I wonder how many people today remember President George W. Bush's frustration as he finally gave up on an immigration overhaul through the Senate approximately seven years ago? He believed in "compassionate conservatism," and rewriting the immigration system was at the core of his stance.
"In May 2006, Republican senators at Bush's urging joined Democrats to offer a blanket amnesty to 12 million illegal aliens and permit US businesses to go abroad and bring in foreign workers. Senators had been shocked by the millions of Hispanics marching in America's cities under Mexican flags... President Bush was hailed for his compassion and vision."
(Patrick J. Buchanan. State of Emergency:The Third World Invasion
and Conquest of America. 2007)
Like Republican President George Bush, President Obama begged for immigration reform and failed at getting Congress to act. But, he did not give in.
Instead, Obama asked his lawyers if he could change the system on his own. His White House team decided he could. So, in a prime-time address, he announced he would wield executive power to patch up the system as best he could, temporarily shielding up to five million people from the threat of deportation.
The President plans to offer temporary relief from deportation to the parents of U.S. citizens and permanent residents, who have been in the country for more than five years. He'll also extend a program that already allows undocumented migrants brought here as children to stay in the country.
And, a key element of Obama's plan is to instruct immigration authorities to target those undocumented immigrants who are dangerous rather than law-abiding undocumented parents of U.S. citizens and residents and others.
The President said they will go after "felons, not families. Criminals, not children. Gang members, not a mom who's working hard to provide for her kids."
(Jim Acosta and Stephen Collinson. "Obama: 'You can come out of the shadows.'"
CNN. November 21, 2014)
Of course, Republicans claim Obama is subverting the Constitution and behaving more like a king than a president. They say Obama has not only overstepped the boundaries of his authority but also "ignored the will of the people." Speaker Boehner said he told the President that the American people simply "don't trust him to enforce the law as written."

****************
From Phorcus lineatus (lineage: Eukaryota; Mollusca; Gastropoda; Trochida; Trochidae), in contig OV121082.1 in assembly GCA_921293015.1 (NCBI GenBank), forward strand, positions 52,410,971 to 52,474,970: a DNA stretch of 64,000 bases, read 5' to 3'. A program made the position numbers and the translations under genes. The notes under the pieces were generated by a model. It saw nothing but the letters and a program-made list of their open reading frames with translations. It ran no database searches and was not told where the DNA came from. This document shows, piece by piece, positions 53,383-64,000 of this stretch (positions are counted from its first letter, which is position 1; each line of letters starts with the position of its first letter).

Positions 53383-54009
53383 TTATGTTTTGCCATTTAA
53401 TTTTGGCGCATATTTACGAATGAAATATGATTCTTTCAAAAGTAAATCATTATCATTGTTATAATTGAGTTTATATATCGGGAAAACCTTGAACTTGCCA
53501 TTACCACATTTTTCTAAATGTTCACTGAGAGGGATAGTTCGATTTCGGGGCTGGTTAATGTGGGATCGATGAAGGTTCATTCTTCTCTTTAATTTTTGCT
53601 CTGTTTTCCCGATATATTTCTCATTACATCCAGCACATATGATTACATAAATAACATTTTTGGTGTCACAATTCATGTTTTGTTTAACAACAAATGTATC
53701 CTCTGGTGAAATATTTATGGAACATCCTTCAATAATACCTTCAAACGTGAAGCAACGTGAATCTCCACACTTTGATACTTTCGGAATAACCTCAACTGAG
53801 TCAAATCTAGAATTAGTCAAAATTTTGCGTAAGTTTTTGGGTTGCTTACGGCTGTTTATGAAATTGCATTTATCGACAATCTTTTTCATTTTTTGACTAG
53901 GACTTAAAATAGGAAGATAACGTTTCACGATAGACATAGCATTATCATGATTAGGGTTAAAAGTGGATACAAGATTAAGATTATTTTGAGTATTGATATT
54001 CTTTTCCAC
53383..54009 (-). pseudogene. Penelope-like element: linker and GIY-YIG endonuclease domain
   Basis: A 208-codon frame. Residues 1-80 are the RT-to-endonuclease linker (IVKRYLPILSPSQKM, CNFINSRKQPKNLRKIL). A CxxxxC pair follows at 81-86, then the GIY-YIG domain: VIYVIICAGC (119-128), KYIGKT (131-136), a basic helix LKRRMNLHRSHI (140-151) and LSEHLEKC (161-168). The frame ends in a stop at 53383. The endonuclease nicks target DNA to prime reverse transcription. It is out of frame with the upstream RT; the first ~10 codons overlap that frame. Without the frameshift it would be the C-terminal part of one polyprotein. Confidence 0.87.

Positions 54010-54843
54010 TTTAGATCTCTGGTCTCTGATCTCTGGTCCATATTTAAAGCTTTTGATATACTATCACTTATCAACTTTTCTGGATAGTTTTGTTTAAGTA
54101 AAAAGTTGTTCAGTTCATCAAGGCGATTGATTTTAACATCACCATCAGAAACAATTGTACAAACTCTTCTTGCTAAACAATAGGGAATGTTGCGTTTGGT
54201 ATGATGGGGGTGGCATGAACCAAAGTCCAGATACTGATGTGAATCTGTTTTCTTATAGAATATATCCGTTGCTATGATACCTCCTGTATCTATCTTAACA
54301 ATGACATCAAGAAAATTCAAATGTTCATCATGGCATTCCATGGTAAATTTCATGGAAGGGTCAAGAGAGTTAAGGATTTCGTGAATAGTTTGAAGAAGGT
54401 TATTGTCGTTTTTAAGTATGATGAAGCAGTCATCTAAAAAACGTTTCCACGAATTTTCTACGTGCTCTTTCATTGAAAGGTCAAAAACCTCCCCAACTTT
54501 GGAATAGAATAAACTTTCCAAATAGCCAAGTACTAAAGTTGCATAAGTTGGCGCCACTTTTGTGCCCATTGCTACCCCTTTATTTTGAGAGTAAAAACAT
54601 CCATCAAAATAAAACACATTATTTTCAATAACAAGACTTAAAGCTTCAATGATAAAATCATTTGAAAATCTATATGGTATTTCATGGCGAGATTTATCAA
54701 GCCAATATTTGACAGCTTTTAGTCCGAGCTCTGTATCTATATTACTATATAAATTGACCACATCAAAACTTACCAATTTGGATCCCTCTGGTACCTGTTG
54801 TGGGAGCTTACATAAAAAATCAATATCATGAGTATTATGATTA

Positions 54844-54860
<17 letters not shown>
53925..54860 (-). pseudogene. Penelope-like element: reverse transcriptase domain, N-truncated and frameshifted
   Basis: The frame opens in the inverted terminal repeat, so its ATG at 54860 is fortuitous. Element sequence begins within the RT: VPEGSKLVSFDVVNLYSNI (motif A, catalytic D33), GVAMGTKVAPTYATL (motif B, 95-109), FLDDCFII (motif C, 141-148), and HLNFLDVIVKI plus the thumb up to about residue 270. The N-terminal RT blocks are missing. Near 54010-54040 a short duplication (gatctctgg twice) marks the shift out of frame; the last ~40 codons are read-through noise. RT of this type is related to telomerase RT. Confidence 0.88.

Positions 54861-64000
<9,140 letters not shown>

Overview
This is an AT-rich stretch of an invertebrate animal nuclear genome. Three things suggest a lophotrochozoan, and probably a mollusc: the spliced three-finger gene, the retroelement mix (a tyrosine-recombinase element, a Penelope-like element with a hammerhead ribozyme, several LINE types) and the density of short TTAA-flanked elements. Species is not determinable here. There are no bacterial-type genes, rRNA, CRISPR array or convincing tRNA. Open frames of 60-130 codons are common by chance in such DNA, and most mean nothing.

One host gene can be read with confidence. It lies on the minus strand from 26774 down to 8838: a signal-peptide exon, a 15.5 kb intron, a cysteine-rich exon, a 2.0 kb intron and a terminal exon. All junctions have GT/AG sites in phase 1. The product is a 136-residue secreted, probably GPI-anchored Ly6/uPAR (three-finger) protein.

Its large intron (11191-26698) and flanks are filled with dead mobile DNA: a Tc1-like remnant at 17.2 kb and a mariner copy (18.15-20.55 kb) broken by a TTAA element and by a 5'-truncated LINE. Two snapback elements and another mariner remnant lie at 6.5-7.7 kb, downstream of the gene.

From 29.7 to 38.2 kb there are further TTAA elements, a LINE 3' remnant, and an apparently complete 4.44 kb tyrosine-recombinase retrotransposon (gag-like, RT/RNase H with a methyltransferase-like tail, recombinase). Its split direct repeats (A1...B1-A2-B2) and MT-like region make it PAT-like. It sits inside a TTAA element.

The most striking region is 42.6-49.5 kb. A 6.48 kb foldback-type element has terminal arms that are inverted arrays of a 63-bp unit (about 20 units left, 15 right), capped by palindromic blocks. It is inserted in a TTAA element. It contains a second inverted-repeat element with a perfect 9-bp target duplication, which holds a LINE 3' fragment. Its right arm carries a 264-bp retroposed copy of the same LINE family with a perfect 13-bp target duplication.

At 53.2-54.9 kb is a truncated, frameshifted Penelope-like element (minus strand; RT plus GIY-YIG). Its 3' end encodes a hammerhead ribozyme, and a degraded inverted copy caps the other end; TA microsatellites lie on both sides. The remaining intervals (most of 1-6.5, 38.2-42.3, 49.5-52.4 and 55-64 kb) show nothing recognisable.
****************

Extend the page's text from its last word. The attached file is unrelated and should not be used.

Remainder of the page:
But, two avenues are open to those who claim Obama is acting like a criminal. He explained one of these alternatives:
"To those members of Congress who question my authority to make our immigration system work better, or question the wisdom of me acting where Congress have failed, I have one answer. Pass a bill," Obama said.
(Stephen Collinson. "On immigration, a tale of two presidents." CNN. November 21, 2014)
And since Obama was forced to act via executive order, his moves could be wiped out with the stroke of a pen by a future president.
This executive decision came against a backdrop of crisis on the southern border as thousands of child migrants were teeming across the border. Republicans charged the human tide was triggered directly by the President's earlier executive order that offered certain categories of Dreamers -- undocumented immigrants brought the nation as children -- relief from deportation.
Both parties understand the desperate need for immigration reform. It is sorely evident that many political arguments have kept this legislation from coming forth. The longtime partisan gridlock is truly sickening in light of the urgency of the problem.
What is the real problem with the stalemate? You and I know the problem lies in the tremendous strength of the the immigrant vote. This is a block that has the potential to strengthen greatly the Democratic Party.
Yet, the right Republican support for immigration reform could also aid their voting contingent. Like most all issues, immigration has turned into a party issue. For so long now, the lack of political compromise has hurt so many Americans. Enough is enough. If parties want the votes, they must act to satisfy the immigrants.
I do understand that granting amnesty does not secure our borders. Only a fool would believe that. Yet, blocking all dreamers from American citizenship is committing blanket judgment and forcing a sick stagnancy upon our free soil. Surely, politicians have to be careful not to commit the greatest Constitution sin of believing we, present-day American citizens, control the ideals of freedom and refuge for all.
People should know that now, November 21, 2014, the President of the United States has no power to put undocumented immigrants on the long road to citizenship. He cannot grant permanent residence permits known as Green Cards, and all of his changes could be struck down by a future president.
As daunting as the task may be, each immigrant presently in America must be judged on an individual basis. This is what democracy demands. This is the burden of the government in the Land of the Free. For God's sake, we must see people as "human beings" and judge them by their merits, not as "Mexicans" or as "Latins" or as "unwanted refuse."